The tragic death earlier this week of Jonathan Corrie on Molesworth Street, just yards from Leinster House, focused the national conversation on the issue of homelessness.
In a country the size of Ireland, homelessness is a particularly pernicious problem: as a small society that largely defines itself by its sense of community, the creeping acceptance that homelessness is an intractable and depersonalised problem is corrosive.
The shocked response to Corrie’s death, then, is an important assertion of those communal values and an opportunity to humanise the issue in a critical way.
Other cities have adopted various strategies in tackling homelessness and those approaches illustrate the different attitudes people have towards the homeless.
Notoriously, anti-homeless spikes were installed last summer in a sheltered alcove outside a luxury apartment building in London, a city where rough sleeping has risen by about 75 per cent in the past few years. The parallels with the spikes used to keep pigeons from congregating on significant buildings were all too obvious, and caused an uproar that saw the spikes’ removal.
Meanwhile, in Madrid, the mayor recently announced plans to put seat dividers on the benches in the city's bus shelters to prevent people sleeping rough on them – a contentious use of public funds in a country that has seen a rise in homelessness due to the economic crisis.
Both examples highlight an approach that sees homelessness as an urban problem to eradicate rather than a social issue that demands a multilayered response.
In the US, the unsheltered homeless population has fallen by nearly 32 per cent since 2007, a remarkable statistic given the economic crash.
This is partly down to a 2010 Obama administration initiative called Opening Doors, an ambitious plan that aims to end chronic homelessness by 2016 by combining housing with support programmes for mental illness, substance abuse and other issues.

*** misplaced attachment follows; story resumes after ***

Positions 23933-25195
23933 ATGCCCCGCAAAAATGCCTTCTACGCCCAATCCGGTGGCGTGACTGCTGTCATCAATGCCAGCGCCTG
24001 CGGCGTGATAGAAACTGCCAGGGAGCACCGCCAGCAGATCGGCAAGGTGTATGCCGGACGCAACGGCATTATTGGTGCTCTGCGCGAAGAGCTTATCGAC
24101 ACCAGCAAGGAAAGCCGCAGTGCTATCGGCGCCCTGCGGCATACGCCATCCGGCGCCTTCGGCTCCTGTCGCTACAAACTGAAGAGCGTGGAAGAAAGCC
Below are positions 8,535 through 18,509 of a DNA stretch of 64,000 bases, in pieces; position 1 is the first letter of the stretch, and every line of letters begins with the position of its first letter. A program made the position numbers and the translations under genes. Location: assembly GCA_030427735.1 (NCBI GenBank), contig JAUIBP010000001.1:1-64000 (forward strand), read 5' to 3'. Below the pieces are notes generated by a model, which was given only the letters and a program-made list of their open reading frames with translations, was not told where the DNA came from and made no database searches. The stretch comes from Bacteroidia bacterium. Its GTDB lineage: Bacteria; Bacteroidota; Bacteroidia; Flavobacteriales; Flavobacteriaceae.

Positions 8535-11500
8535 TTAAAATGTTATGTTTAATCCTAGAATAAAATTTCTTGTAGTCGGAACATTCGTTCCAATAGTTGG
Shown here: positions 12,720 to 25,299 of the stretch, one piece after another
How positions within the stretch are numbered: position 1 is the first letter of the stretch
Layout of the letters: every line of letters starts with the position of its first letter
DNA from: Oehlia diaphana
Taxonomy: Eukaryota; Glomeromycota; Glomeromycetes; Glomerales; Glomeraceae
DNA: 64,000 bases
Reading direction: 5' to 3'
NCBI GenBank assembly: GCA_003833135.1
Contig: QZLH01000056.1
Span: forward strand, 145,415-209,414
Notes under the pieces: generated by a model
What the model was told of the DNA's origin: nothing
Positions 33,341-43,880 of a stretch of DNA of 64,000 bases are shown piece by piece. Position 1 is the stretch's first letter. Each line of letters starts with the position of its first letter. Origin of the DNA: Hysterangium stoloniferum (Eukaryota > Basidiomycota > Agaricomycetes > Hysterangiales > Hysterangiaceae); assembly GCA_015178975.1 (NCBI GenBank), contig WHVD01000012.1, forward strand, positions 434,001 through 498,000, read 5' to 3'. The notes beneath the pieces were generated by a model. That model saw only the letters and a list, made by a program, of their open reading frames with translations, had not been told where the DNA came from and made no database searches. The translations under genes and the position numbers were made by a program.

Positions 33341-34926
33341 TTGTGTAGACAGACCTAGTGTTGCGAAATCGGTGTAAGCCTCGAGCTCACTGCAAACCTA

Many cities however have also adopted punitive approaches to the issue. On Thursday, authorities cleared “the Jungle”, a 15-year-old tent city in San Jose, California, that was the largest homeless encampment in the US.
Most heartlessly, dozens of cities across the US have resorted to restricting good samaritans from offering food to the homeless.
Just this week, 90-year-old second World War veteran Arnold Abbott was before the courts in Fort Lauderdale for refusing to comply with an order to stop serving food to the city's homeless. The ostensible logic here is that the provision of free food somehow entices people into homelessness.
Such an approach only reinforces the sense that the homeless are a nuisance to be removed rather than people in need of assistance.
An alternative, experimental approach has recently been piloted in the Danish city of Odense. There, some 20 homeless people have volunteered to wear GPS trackers, with the data being used by city officials to determine where resources for the homeless need to be allocated.
While such an experiment might not travel well beyond an affluent country with low levels of homelessness to start with, it at least signals a willingness to tackle the issue by focusing on the needs of the homeless.
After this week's tragedy, there is acceptance that we have to implement some important remedies, and fast. But as Eoin O'Sullivan, an expert on homelessness and professor in social policy at Trinity College Dublin, wrote in these pages last October, it is important to recognise "that Ireland has a relatively limited problem of homelessness and one of the most detailed strategies to end it in the EU".
Above all, the death of Jonathan Corrie has served to reinforce the point that a society as small and interconnected as ours has an obligation to make sure that all its residents, especially the most vulnerable, are treated with dignity and respect.